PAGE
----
Details

Sustainable Environmental Engineering


Sustainable Environmental Engineering


1. Aufl.

von: Walter Z. Tang, Mika Sillanpää

115,99 €

Verlag: Wiley
Format: EPUB
Veröffentl.: 01.08.2018
ISBN/EAN: 9781119085584
Sprache: englisch
Anzahl Seiten: 528

DRM-geschütztes eBook, Sie benötigen z.B. Adobe Digital Editions und eine Adobe ID zum Lesen.

Beschreibungen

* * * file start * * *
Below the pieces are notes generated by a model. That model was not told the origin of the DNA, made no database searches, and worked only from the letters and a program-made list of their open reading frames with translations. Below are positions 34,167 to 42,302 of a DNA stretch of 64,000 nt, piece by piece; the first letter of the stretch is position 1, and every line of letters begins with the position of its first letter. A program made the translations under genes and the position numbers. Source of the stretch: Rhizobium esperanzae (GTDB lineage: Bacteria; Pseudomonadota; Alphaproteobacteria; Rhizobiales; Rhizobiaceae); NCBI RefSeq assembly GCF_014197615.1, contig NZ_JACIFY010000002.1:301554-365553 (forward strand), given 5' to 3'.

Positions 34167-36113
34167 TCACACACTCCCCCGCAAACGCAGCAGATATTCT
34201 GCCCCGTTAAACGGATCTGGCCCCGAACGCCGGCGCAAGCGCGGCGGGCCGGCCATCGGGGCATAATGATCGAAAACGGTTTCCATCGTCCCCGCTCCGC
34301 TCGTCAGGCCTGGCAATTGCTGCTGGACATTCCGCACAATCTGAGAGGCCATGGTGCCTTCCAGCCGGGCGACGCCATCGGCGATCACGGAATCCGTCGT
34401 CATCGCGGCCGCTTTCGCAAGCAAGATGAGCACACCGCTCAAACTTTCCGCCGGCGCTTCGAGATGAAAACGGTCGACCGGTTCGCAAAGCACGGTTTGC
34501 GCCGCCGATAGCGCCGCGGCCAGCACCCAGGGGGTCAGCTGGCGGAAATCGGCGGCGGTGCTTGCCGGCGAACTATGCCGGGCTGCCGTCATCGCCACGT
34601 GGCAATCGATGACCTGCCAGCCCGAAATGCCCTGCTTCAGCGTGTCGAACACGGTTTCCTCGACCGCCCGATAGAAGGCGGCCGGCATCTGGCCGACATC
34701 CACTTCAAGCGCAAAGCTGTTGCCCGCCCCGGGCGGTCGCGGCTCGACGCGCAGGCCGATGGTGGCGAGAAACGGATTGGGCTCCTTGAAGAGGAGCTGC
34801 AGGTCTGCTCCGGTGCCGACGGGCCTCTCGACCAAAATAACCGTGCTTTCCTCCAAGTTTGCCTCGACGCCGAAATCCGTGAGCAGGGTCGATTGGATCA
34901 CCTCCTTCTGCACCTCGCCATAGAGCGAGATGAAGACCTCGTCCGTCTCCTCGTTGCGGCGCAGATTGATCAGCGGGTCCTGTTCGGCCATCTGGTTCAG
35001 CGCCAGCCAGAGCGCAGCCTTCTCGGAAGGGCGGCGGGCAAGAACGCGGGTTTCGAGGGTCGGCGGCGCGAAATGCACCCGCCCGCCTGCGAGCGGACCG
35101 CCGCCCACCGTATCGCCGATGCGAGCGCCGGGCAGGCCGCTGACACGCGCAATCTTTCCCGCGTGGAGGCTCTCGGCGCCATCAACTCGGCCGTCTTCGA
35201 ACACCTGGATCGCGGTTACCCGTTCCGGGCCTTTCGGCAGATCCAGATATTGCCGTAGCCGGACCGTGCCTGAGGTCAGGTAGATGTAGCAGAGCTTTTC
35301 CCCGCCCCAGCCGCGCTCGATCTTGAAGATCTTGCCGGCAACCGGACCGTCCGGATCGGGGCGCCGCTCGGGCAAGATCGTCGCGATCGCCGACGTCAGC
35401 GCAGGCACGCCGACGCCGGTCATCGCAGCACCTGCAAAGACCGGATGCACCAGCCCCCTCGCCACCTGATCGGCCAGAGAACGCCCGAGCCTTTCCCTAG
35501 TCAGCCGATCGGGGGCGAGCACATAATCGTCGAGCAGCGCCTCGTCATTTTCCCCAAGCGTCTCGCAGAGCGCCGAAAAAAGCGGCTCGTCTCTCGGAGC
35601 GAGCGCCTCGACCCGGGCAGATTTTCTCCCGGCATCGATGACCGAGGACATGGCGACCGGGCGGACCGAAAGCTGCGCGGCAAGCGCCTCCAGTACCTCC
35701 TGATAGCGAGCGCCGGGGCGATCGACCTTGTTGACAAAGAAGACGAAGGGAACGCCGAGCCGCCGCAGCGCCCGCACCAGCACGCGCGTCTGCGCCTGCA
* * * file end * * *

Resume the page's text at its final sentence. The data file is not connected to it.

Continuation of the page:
The important resource that explores the twelve design principles of sustainable environmental engineering Sustainable Environmental Engineering (SEE) is to research, design, and build Environmental Engineering Infrastructure System (EEIS) in harmony with nature using life cycle cost analysis and benefit analysis and life cycle assessment and to protect human health and environments at minimal cost. The foundations of the SEE are the twelve design principles (TDPs) with three specific rules for each principle. The TDPs attempt to transform how environmental engineering could be taught by prioritizing six design hierarchies through six different dimensions. Six design hierarchies are prevention, recovery, separation, treatment, remediation, and optimization. Six dimensions are integrated system, material economy, reliability on spatial scale, resiliency on temporal scale, and cost effectiveness. In addition, the authors, two experts in the field, introduce major computer packages that are useful to solve real environmental engineering design problems.  The text presents how specific environmental engineering issues could be identified and prioritized under climate change through quantification of air, water, and soil quality indexes. For water pollution control, eight innovative technologies which are critical in the paradigm shift from the conventional environmental engineering design to water resource recovery facility (WRRF) are examined in detail. These new processes include UV disinfection, membrane separation technologies, Anammox, membrane biological reactor, struvite precipitation, Fenton process, photocatalytic oxidation of organic pollutants, as well as green infrastructure. Computer tools are provided to facilitate life cycle cost and benefit analysis of WRRF. This important resource: •    Includes statistical analysis of engineering design parameters using Statistical Package for the Social Sciences (SPSS) •    Presents Monte Carlos simulation using Crystal ball to quantify uncertainty and sensitivity of design parameters •    Contains design methods of new energy, materials, processes, products, and system to achieve energy positive WRRF that are illustrated with Matlab •    Provides information on life cycle costs in terms of capital and operation for different processes using MatLab Written for senior or graduates in environmental or chemical engineering, Sustainable Environmental Engineering defines and illustrates the TDPs of SEE. Undergraduate, graduate, and engineers should find the computer codes are useful in their EEIS design. The exercise at the end of each chapter encourages students to identify EEI engineering problems in their own city and find creative solutions by applying the TDPs. For more information, please visit www.tang.fiu.edu.